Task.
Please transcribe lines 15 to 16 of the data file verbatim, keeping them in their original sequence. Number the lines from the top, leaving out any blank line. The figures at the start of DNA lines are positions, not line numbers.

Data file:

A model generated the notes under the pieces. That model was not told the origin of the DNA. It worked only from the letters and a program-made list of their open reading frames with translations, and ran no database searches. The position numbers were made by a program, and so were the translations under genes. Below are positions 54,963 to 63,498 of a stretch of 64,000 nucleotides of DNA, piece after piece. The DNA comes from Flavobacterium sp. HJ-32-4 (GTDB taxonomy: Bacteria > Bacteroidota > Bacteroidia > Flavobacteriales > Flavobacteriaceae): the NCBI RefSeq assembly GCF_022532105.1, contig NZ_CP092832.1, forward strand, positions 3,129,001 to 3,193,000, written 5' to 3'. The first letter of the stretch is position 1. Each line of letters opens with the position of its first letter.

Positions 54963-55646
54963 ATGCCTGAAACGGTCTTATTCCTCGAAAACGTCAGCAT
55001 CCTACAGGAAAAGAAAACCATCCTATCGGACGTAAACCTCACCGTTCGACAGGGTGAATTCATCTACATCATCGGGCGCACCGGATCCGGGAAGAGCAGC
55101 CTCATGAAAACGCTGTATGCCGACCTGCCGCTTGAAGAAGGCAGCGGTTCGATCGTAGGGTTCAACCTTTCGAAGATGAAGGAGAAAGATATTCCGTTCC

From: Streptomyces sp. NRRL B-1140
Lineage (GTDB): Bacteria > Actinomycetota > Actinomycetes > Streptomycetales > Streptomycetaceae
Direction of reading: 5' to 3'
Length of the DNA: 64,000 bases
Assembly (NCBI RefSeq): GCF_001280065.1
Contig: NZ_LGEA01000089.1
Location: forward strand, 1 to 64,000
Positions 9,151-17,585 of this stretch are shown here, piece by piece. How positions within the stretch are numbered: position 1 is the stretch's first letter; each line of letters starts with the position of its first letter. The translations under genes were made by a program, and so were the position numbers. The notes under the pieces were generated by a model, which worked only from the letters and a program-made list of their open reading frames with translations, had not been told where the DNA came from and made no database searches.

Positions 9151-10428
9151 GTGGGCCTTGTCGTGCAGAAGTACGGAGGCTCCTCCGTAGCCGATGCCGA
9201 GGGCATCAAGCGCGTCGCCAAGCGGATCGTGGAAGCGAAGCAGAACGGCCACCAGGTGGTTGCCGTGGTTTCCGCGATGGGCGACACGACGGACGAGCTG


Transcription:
9151 GTGGGCCTTGTCGTGCAGAAGTACGGAGGCTCCTCCGTAGCCGATGCCGA
9201 GGGCATCAAGCGCGTCGCCAAGCGGATCGTGGAAGCGAAGCAGAACGGCCACCAGGTGGTTGCCGTGGTTTCCGCGATGGGCGACACGACGGACGAGCTG